The state residency aspect is critical. Does your state have a vet school? How many seats does it have? That’s your competition. If your state does not have a vet school it gets complicated. My sister was from NJ which does not have a vet school. NJ has contracts with other states to admit NJ students, but NJ seats are limited. She could only apply to schools that had seats for NJ students. Find out what your state offers for veterinary education.

One other thing I want to mention—veterinary care is expensive. Yes, some people have pet insurance but your human clients will constantly be weighing the cost of veterinary care against what they can reasonably afford to spend on their pet. When a child gets cancer, parents will spare no expense. When a dog gets cancer it’s not so clear cut and you will need to stand by as your human client makes the decision to forego treatment. Make sure you can be comfortable watching these decisions being made.

There is some very good advice above.

You should try to get some experience in animal care / veterinary situations. If there is a veterinary clinic near your home see if you can volunteer there. The people I know who are pre-vet undergraduate students have an enormous amount of experience with animals – big ones and little ones. Also, as @chestie69 said, a lot of veterinary medicine is dealing with the humans (every animal comes with one), so experience dealing with humans is also a very good idea.

Veterinary school is very expensive. A $200,000 debt is back breaking on an income of $75,000 per year. You need to try very hard to avoid taking on any debt at all for undergrad. Find out what your budget is and find out whether your in-state public school and your family finances will allow you to graduate with a bachelor’s degree and no debt.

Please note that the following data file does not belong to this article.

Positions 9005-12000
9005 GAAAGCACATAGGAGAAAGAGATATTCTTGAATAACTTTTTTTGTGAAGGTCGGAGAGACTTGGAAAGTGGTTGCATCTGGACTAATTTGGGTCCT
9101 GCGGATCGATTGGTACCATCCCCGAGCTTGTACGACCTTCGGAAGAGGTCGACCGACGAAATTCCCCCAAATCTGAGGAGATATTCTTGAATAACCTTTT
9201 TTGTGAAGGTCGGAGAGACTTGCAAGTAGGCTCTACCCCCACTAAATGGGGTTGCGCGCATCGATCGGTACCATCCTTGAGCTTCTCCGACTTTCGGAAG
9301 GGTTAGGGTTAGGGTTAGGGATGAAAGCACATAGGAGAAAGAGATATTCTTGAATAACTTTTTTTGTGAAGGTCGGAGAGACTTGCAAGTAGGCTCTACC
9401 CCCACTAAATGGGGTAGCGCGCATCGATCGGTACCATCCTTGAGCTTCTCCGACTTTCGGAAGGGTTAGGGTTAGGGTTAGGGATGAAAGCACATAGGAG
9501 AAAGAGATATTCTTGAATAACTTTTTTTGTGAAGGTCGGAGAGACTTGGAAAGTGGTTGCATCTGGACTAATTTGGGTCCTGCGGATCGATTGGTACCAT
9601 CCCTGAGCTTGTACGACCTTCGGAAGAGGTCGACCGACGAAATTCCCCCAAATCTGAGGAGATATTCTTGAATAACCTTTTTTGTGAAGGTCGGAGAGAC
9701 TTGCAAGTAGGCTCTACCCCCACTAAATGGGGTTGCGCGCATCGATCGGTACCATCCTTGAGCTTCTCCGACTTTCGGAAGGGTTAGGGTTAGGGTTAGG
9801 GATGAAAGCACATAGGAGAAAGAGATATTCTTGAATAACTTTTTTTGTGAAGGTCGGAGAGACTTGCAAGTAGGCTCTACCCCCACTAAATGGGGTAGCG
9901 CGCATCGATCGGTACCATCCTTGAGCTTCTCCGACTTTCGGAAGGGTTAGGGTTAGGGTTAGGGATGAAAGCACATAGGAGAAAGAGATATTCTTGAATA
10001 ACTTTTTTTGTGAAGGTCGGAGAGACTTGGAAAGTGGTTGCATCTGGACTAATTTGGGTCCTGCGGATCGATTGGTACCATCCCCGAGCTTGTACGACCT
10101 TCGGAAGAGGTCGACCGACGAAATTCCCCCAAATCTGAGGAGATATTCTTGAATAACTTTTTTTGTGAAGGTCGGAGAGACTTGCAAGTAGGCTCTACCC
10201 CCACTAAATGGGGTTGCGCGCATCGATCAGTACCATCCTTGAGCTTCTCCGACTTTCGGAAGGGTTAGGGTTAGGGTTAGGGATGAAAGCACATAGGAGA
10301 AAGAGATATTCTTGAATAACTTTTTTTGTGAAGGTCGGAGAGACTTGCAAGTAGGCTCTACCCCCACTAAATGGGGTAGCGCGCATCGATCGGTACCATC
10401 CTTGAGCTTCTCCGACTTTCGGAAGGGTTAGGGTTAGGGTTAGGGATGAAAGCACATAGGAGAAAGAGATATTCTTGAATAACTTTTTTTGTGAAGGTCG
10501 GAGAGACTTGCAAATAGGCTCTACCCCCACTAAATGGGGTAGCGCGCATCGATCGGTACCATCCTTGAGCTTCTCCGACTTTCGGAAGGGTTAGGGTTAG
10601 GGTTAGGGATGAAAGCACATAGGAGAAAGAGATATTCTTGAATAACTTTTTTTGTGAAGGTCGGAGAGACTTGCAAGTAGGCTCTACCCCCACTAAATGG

“a veterinary shadow program” sounds like a great idea.

Elaborating on what @eastcoast101 said regarding veterinary costs.
I think most clients are unaware of true medical costs due to humans having health insurance. They can’t understand why it only costs $20 when they see the doctor but $100 for Fido. In addition, since animals are unable to speak, vets have to perform diagnostics that may not be needed in human medicine. Thus, clients may view these tests as unnecessary and solely for the benefit of bill padding.

I do agree that it can be very difficult to justify spending thousands of dollars on a pet. Personally, the choice for me would be easier if my pet were to have cancer. I know I would not choose to put my own pet through chemo treatments. I just could not justify the stress my cat would have to endure for only gaining a few additional weeks of life. (I guess my point is that I don’t think the most expensive option is always the best option and I think it is human nature to think that the two are equal.)

Kinda railroaded the thread but veterinary costs are a very important aspect of vet med.

Also, for what it’s worth, one of my goals of a vet is to try and keep costs affordable. Growing up, I saw my mother struggle between caring for our cats and not angering my father. My father sees animals as a “here today gone tomorrow” object. And he always has objected to any money spent at the vet. I’m sure he would cringe if he knew I just spent $2000 on my sick cat over x-mas. Not his money though!

Do you have a pet?

You should definitely take as many science oriented classes to build a solid knowledge foundation. However, with that said, don’t limit yourself to a particular focus. You are only in high school so you should learn a bit of everything. You might discover something that you are more passionate about or maybe, you’ll discover the only thing you are passionate about is vet med.

Getting experience is the important thing that you should pay attention to now. Vet schools like to see that you’ve have been at a clinic or hospital. It is very important for you to see the pros and cons of being a vet (emphasis on the cons). Certain people cannot emotionally handle the rigors of being a vet (dealing with death, dealing with unreasonable owners, etc).

If you are still interested in being a vet after all of that, start to look into bio/animal science undergraduate programs. I, personally, went the route of a university that had an animal science program and also a vet school.